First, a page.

Support for good governance in Pakistan – administrative reform
Title: Support for good governance in Pakistan – administrative reform component
Commissioned by: German Federal Ministry for Economic Cooperation and Development (BMZ)
Lead executing agency: Economic Affairs Division (EAD)
Overall term: 2010 to 2020
The most evident sign of Pakistan’s fragile statehood is the government’s weakness in providing key services. According to the Post Crisis Needs Assessment (PCNA) of 2010, citizens are losing confidence in the ability of public institutions to discharge these core tasks. One reason for this is the low capacity of provincial and local administrations to manage and implement reforms. A presidential decree, the Local Government Ordinance 2001, assigned new tasks to local tiers of government and increased the scope for their political participation. This reform undermined the power of the provinces to shape the local government system, although the local authorities never fully achieved self-government.
The Local Government Ordinance expired in 2009, and in all the provinces the powers and tasks of local authorities are now being legally redefined. The delayed introduction of a new local government law is causing uncertainty in the public administration. In Khyber Pakhtunkhwa, which has suffered most from flooding and militancy, the citizens are particularly badly affected by the current transition period.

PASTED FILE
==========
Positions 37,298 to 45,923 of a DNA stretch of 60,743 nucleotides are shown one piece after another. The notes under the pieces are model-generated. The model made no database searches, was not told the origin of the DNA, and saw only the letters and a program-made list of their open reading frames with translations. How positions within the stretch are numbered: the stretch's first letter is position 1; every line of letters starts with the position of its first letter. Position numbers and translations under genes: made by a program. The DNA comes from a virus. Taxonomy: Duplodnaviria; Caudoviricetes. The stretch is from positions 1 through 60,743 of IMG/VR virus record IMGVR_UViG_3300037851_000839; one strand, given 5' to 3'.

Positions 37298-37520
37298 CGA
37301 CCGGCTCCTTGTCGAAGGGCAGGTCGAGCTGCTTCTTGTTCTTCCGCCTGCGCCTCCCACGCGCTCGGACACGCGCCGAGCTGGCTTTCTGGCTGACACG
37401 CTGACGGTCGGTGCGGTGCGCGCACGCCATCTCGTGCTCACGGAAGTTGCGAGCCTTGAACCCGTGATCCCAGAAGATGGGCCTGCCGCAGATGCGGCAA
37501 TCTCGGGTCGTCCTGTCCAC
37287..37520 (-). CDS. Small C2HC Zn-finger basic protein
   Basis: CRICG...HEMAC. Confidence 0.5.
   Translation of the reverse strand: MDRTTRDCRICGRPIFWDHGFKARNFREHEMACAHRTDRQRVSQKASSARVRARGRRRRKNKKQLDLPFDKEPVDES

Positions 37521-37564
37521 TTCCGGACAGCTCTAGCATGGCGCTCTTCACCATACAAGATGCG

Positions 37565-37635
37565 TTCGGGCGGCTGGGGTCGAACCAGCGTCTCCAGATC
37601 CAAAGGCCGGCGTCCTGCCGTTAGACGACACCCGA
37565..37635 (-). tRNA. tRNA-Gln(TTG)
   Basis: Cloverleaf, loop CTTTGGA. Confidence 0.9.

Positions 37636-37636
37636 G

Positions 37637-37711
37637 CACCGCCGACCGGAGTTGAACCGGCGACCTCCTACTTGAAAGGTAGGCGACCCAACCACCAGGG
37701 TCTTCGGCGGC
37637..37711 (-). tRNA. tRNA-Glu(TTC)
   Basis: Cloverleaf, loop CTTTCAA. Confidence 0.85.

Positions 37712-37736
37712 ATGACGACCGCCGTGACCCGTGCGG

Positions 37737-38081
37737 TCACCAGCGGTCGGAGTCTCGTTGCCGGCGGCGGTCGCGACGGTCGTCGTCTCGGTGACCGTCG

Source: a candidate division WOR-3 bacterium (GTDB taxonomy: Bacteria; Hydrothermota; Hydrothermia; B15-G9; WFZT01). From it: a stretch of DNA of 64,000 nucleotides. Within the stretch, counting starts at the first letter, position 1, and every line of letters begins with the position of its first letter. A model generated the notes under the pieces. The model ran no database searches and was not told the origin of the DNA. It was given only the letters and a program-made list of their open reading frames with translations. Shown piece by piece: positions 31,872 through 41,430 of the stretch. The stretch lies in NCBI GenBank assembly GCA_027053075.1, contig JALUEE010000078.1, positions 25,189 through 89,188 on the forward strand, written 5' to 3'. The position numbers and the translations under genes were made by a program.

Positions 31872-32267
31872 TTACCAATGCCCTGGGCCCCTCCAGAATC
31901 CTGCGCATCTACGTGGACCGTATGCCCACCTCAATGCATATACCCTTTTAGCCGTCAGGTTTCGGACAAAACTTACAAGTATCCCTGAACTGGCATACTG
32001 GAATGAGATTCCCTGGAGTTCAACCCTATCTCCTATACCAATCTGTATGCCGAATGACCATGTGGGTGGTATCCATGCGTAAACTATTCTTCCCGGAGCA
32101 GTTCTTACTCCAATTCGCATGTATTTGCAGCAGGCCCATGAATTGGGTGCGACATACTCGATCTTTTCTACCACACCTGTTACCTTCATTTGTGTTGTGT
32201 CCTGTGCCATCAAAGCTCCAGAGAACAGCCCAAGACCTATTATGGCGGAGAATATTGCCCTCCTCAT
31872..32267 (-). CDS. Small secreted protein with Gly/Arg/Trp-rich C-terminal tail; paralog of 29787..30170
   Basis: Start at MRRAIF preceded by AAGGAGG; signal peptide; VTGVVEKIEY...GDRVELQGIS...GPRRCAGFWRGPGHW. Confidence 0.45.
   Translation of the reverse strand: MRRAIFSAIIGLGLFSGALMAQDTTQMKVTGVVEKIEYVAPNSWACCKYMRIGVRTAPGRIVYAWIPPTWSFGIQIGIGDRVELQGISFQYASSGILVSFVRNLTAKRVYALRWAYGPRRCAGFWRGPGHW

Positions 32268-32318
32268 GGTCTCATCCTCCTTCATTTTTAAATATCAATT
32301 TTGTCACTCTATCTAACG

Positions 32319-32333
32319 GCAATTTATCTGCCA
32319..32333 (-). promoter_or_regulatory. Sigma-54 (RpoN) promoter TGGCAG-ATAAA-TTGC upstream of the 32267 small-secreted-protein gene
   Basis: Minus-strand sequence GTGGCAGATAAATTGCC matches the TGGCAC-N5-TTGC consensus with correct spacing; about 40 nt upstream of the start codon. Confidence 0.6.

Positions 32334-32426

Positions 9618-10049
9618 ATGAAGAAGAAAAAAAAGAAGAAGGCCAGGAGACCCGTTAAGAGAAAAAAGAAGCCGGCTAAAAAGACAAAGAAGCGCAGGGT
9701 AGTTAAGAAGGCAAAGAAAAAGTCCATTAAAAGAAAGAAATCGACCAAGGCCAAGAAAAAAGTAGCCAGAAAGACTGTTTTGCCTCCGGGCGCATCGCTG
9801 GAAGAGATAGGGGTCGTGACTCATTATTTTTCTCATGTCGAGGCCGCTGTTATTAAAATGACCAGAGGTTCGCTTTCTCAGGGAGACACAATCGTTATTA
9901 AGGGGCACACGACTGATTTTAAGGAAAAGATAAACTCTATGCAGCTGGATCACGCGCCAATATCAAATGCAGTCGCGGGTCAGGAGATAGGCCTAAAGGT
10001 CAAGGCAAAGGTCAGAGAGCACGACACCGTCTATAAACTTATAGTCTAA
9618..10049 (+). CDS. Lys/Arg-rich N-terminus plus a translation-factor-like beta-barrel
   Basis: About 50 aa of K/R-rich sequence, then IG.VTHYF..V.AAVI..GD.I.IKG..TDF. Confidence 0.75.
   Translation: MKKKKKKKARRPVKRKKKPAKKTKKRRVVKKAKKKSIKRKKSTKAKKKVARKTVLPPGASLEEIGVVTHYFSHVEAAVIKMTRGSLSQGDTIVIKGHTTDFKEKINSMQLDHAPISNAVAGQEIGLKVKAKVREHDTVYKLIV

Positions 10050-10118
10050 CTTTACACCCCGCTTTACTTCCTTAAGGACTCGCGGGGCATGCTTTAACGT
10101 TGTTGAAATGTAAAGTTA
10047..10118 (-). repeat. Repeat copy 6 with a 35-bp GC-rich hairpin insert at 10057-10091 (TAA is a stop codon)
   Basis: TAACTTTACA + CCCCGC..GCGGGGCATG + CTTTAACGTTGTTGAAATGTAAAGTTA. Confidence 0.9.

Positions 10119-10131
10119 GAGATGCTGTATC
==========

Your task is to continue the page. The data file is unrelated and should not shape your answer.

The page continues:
Capacities and procedures have been put in place for raising the efficiency of the administration and elected councils in Khyber Pakhtunkhwa. This will also help with the implementation of the future local government act and provincial development policies, especially the Malakand Strategy and the PCNA. The local government system ensures greater coverage and quality of public services in a change that particularly benefits women and marginalised groups.
The programme supports the Local Government and Rural Development Department, the Provincial Relief, Rehabilitation and Settlement Authority, and the Provincial Disaster Management Authority in Khyber Pakhtunkhwa. It provides advice on adapting the legal and policy framework in preparation for the local government act.
The responsibilities of provincial and local public actors are being refined, and capacities and procedures put in place to enable the public administrations to perform these functions (standards, financing, reporting and supervision). The programme is also working to clarify the relationship between local administrations and the elected bodies, and it is helping to develop standards and mechanisms for the recruitment and placement of local civil servants, and for their career development. The training system for local government functionaries, especially the provincial Local Governance School, is being strengthened, for example, with curricula development, management and financing, and exchanges with other training institutions in the country.
With capacity development activities, the programme enables the district disaster management units and the newly created local authorities (Tehsils) to provide suitable services. Among other things, this involves support for local revenue collection and help for stakeholders to share and replicate their good practices. The programme also supports efforts to communicate achievements to the citizens.